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page 159 -- Old Jed Prouty, White Sewing Machines

updated 7 February 2016
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~Agnes Wakefield~
actress, had role in "Out of the Shadow" (1919)
An issue of Harper's Young People, 22 September 1885, mentions a drawing of Agnes Wakefield, "The Little Dreamer" that appeared in an earlier issue. Of course, Agnes may be dreaming in the portrait above. However, I'm not sure if this is the portrait to which the Harper's reader referred. Please comment below or email me if you know. I can't find a copy of "no.116" of Harper's to verify the story. Thanks!

"seven girls and two boys" was not an unusually large American family in the late 19th century

Richard Golden was a very popular comedic actor.
Old Jed Prouty was his most famous role.
According to Wikipedia,
"Golden's Old Jed Prouty, which he wrote with William Gill, premiered in New York's Union Square Theatre on May 14, 1889, and moved to the Harlem Opera House later that same year. Prouty was a comedic Maine yankee tavern keeper living in the coastal town of Bucksport, the birthplace of his wife Dora Wiley and not far from Golden's own home-town of Bangor. The play began touring nationally in 1890 to rave reviews. Golden would go on to other plays and other parts, but would continually revive Prouty in the course of his career, ultimately playing it over 3,000 times in venues all over the eastern half of the U.S."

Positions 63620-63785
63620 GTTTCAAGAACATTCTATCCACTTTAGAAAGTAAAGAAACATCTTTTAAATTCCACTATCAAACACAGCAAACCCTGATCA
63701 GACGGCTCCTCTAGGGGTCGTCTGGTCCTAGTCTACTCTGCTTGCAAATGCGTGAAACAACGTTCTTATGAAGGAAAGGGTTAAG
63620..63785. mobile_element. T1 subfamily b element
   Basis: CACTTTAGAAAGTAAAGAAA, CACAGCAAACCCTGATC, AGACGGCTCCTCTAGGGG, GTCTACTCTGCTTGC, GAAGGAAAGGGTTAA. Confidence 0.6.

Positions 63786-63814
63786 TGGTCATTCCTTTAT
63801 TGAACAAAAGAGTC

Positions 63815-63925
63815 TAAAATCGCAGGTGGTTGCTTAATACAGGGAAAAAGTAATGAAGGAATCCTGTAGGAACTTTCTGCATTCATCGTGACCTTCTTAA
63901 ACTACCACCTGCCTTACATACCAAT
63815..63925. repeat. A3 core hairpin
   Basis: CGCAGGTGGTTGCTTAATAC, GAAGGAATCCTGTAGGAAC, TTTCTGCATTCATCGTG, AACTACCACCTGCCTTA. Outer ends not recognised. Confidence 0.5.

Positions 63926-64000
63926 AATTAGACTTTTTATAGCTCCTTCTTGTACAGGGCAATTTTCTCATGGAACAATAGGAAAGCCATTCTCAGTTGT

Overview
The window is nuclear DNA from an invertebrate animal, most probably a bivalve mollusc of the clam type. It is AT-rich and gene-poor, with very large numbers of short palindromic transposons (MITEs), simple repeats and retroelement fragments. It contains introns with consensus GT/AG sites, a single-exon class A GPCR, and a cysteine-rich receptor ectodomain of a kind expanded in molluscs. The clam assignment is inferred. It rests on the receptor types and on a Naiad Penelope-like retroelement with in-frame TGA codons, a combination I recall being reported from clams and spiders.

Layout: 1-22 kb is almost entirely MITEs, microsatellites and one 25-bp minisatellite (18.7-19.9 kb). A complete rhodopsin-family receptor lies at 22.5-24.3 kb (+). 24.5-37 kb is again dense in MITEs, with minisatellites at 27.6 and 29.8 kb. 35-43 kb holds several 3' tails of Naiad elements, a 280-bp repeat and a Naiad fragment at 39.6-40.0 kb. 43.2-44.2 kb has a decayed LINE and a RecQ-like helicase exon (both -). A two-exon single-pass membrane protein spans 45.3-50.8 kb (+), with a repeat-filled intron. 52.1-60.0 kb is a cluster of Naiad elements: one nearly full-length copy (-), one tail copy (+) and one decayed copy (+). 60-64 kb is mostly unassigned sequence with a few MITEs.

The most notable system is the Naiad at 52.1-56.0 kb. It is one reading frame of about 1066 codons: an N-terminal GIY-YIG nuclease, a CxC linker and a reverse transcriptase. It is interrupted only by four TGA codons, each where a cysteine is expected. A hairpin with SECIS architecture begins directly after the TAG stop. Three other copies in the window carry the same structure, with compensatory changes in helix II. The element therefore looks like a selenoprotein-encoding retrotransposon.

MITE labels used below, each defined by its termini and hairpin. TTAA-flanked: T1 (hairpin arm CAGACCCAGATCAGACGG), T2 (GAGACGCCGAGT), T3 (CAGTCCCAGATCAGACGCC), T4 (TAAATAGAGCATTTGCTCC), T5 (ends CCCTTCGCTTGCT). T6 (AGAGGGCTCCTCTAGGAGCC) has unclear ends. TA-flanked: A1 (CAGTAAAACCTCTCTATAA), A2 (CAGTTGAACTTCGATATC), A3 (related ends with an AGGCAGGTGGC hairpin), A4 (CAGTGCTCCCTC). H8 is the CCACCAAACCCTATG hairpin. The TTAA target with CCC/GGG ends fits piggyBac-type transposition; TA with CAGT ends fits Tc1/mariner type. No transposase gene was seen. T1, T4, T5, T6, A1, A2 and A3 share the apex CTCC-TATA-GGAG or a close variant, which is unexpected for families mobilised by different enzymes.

Bangor (ME) Daily News' reporter Wayne E. Reilly's article on Richard Golden is an excellent biographical sketch of his life on and off the stage. It includes this interesting tidbit:
"There are many other stories about Golden’s career. As a boy, he was locally famous as an amateur minstrel. He joined the circus at age 13. He first performed onstage in Newport, Maine. He played the hind legs (or front legs, according to some reports) of a dancing heifer in “Evangeline,” a popular play in the 1870s. He achieved success in light opera, stage comedies, burlesque and vaudeville. He was married twice, once to Dora Wiley, known as “the sweet singer of Maine.” They had a daughter, Bernice, who was a professional actress. Much was made in the newspapers of her appearance on May 19, 1908, in “Brown of Harvard” at the Bangor Opera House."
The play became a book by Richard Golden and co-authored by Mary Cornelia Francis. A free signed eBook copy is available for reading/download via Google Books.

The Chicago Public Library displays a playbill online from a performance given in Chicago's Grand Opera House (east side of Clark Street between Washington and Randolph Streets):

For more information on Chicago's Grand Opera House and a few pictures of it as it might have appeared when this play was presented, see Chicagology.

Founded in 1858 by Thomas H. White in Templeton MA, the White Sewing Machine Company moved to Cleveland, Ohio eight years later. See Wikipedia for a summary of White corporate history.

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